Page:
I’ve been so enjoying our garden this spring. The weather has been cool to warm and back again, just generally pleasant, and the plants have been loving it. Everything has awakened from dormancy, volunteers are showing up all over the place. The summer garden begins to take shape.
I am especially pleased with our herbs and the number of volunteer plants popping up. I pulled quite a few at the beginning of spring, but more still show up. I’ve decided to let the plants fight a little for space. I long for a full, blooming garden. I shall only pull those plants taking over where I do not wish them to.
Our first vegetable box is looking good. Our tomato plants are large, vigorous, and already bearing fruit. They have a long, hot summer ahead, as do we all. We have yet to know how we’ll all hold up. Hot peppers and herbs are also growing happily. A new box, also eight feet in diameter, is built and awaiting first soil, then cucumber seeds, amongst other things.
Best of all, it's pretty out there. Happy Gardening!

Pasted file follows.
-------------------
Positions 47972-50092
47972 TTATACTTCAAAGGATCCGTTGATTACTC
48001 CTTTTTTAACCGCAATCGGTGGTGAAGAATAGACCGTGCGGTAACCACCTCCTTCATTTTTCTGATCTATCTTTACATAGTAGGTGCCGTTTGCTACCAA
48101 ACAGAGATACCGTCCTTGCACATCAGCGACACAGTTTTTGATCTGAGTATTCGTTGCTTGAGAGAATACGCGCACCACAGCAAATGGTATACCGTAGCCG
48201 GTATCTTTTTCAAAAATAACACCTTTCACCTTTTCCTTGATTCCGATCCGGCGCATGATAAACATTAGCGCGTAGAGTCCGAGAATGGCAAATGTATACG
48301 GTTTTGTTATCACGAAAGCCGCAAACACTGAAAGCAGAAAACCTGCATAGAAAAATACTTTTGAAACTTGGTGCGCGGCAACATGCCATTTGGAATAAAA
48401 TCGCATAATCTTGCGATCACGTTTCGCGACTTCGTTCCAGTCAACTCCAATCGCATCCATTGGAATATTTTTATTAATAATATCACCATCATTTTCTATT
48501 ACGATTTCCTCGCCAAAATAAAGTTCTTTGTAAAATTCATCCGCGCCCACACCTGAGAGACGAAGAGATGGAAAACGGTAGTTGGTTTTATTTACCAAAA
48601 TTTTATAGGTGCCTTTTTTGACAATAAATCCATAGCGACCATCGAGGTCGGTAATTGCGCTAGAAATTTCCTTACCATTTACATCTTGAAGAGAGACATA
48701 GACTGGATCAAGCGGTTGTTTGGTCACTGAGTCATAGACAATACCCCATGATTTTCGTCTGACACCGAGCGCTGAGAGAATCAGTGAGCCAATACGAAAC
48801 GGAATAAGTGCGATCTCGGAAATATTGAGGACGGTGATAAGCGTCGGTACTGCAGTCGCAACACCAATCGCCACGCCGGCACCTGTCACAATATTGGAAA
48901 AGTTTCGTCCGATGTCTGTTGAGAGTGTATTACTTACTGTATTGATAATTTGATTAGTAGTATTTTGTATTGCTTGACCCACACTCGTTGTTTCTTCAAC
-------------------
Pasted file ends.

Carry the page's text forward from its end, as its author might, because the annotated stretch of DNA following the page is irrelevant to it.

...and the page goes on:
I plot and I plan. I work under dangerous conditions. I am frequently under assault. At times, I might drop everything and run for cover. I strive to work towards the greater good.
Gardening in southeast Texas can be brutal. Heat, humidity, and potentially disease-carrying mosquitoes are problems for more than half the year and a dangerous combination in summer. That’s to say nothing of fire ants and other biting, stinging insects. Snakes, too, although they only make a rare appearance in my little garden. Poison ivy and oak are common and birds sow both generously.
Despite some uncomfortable conditions, I feel very protective of the wild in my garden. It’s important to know friend from foe, for example, venomous from nonvenomous snakes and even then, it’s often not necessary to engage. As for the bugs, it is not fine with us to hurt the good with the bad. Pesticides are banned. So are herbicides. Our beds, whether food or ornamental, are organic. And while our garden isn’t entirely native, we do have plenty of native plants that please the local wildlife as well as ourselves.
While every garden is different, they all offer challenges, pleasures, time with nature. Much like people, they have their good days and bad days, high seasons and low; and they can all be fun and beautiful if you love them enough.